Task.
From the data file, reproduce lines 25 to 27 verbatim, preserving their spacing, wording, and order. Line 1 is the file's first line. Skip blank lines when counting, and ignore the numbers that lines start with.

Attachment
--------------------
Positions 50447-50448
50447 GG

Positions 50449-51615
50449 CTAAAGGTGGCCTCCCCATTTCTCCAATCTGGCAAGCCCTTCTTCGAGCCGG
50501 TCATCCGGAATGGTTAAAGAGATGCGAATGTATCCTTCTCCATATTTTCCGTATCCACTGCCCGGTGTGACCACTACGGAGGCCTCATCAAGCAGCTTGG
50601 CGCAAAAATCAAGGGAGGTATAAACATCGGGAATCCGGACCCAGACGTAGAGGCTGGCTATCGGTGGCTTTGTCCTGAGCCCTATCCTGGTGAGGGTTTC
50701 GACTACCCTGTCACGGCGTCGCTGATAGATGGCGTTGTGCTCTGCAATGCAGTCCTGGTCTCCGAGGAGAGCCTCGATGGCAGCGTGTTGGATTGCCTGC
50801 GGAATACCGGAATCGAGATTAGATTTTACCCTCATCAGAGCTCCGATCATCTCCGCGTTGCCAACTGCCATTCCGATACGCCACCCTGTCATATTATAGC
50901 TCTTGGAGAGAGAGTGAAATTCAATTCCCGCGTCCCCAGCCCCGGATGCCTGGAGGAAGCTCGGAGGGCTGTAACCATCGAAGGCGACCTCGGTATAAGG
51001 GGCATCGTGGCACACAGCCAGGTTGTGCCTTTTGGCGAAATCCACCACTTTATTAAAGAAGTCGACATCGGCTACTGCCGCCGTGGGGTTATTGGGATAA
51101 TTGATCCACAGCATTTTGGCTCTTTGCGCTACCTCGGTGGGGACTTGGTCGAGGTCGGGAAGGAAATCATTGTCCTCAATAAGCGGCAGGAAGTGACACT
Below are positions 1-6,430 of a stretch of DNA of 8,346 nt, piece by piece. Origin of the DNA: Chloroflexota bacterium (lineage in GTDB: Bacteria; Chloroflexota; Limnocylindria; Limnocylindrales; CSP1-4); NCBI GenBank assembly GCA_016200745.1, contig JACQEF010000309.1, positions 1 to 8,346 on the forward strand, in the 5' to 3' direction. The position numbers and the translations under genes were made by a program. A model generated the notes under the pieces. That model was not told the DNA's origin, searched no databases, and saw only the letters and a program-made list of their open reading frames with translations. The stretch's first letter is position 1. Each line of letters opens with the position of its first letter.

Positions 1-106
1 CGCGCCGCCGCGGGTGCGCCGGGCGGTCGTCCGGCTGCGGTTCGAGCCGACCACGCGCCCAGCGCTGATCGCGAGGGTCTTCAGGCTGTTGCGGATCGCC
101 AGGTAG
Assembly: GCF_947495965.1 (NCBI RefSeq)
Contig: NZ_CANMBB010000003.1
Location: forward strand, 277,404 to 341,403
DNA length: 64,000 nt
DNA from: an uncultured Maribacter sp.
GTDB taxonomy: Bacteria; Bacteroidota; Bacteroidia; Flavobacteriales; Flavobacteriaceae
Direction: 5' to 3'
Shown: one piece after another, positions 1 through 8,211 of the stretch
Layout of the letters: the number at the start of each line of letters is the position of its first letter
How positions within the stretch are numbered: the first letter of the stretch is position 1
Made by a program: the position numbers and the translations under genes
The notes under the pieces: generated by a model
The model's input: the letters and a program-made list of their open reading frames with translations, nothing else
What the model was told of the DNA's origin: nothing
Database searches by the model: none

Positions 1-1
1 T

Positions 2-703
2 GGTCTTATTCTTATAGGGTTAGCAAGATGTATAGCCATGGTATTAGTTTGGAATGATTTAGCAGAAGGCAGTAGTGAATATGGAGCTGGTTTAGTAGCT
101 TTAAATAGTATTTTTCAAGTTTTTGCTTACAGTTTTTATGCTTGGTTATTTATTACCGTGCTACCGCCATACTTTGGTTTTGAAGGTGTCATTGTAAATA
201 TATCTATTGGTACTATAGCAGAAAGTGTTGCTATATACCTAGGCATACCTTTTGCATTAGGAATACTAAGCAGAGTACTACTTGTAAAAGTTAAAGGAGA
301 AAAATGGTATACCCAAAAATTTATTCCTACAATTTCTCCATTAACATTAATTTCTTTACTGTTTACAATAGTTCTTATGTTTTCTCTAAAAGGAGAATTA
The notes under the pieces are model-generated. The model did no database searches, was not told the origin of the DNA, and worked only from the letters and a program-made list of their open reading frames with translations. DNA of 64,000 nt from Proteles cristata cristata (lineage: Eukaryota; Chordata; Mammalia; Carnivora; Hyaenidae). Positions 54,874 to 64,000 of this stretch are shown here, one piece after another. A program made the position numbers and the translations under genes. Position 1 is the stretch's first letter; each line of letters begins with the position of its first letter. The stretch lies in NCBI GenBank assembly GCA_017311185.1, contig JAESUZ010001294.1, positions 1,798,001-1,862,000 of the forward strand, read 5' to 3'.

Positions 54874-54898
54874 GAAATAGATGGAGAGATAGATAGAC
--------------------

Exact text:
How positions within the stretch are numbered: the first letter of the stretch is position 1
Made by a program: the position numbers and the translations under genes
The notes under the pieces: generated by a model